Hilal (crescent moon)
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|Religions of the ancient Near East|
|Pre-Islamic Arabian deities|
Hilal (Arabic: هلال, Turkish: hilal) is an Arabic term, first developed in pre-Islamic Arabia, meaning crescent moon--specifically, the very slender crescent moon that is first visible after a new moon. Muslims look for the hilal when determining the beginning and end of Islamic months, but do not worship it. The need to determine the precise time of the appearance of the hilal was one of the inducements for Muslim scholars to study astronomy.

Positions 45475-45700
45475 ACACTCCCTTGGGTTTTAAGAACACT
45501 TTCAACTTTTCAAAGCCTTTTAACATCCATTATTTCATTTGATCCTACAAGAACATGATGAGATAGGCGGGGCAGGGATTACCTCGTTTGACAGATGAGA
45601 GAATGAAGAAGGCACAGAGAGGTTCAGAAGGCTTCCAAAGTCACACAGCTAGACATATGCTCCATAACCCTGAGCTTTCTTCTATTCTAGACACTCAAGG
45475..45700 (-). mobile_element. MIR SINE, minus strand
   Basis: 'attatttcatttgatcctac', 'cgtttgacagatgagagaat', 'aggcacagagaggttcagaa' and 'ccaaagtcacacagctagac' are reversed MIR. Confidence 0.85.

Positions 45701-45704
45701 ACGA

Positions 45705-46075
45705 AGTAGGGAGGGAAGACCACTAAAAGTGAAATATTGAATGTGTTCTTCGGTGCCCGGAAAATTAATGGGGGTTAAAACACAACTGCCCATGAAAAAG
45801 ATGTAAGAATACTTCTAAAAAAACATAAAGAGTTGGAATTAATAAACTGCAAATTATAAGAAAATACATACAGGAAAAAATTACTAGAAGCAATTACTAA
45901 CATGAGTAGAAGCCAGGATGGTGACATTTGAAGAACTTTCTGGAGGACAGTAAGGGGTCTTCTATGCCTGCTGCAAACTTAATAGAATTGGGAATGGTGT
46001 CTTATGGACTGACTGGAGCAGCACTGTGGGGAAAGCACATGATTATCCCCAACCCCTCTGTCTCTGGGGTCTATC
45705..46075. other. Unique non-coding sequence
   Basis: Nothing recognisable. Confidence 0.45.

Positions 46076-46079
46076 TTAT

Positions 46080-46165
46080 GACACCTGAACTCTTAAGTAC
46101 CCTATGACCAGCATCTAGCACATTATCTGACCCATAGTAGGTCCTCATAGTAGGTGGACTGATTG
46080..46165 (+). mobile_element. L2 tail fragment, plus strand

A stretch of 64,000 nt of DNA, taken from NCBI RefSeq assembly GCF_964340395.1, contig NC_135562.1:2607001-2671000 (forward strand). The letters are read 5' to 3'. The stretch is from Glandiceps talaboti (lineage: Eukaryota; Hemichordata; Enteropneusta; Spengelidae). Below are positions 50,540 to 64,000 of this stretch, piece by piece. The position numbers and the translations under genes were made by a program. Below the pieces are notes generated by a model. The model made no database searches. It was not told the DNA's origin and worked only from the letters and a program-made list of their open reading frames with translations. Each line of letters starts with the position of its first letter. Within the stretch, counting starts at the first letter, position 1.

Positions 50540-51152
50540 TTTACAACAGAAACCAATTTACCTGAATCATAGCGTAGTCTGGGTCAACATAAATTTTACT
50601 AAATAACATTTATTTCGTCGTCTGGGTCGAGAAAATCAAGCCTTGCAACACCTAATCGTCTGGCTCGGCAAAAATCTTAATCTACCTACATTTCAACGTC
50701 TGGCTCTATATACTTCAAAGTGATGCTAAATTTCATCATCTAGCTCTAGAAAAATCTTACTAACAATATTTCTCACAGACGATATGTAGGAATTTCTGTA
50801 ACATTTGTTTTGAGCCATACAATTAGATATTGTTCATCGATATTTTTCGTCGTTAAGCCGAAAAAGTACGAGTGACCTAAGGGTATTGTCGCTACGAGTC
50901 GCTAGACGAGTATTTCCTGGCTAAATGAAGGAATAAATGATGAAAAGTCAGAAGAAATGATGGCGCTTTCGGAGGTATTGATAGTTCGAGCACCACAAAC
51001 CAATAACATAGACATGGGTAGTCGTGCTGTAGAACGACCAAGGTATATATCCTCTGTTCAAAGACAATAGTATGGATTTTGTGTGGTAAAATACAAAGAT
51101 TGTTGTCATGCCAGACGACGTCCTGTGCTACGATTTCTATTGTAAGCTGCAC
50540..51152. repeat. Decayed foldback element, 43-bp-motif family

The Quran says: "And from among His Signs are the night and the day, and the sun and the moon. Prostrate not to the sun nor to the moon, but prostrate to Allah Who created them, if you (really) worship Him." (sura 41 (Fussilat) 37). In another verse, “They ask you, [O Muhammad], about the new moons. Say, ‘They are measurements of time for the people and for Hajj.’” (sura 2 (al-Baqara) 189)
The hilal came to be used as a powerful symbol of Muslim states early on in Islamic history.
- Hilal - Oxford Islamic Studies Online
- HilalSighting.org - More information about hilal sighting in North America
- ChicagoHilal.org - Promoting the sunnah of moon sighting
- MoonSighting.com - Showing possibility of crescent sighting
- Predicting the first visibility of the lunar crescent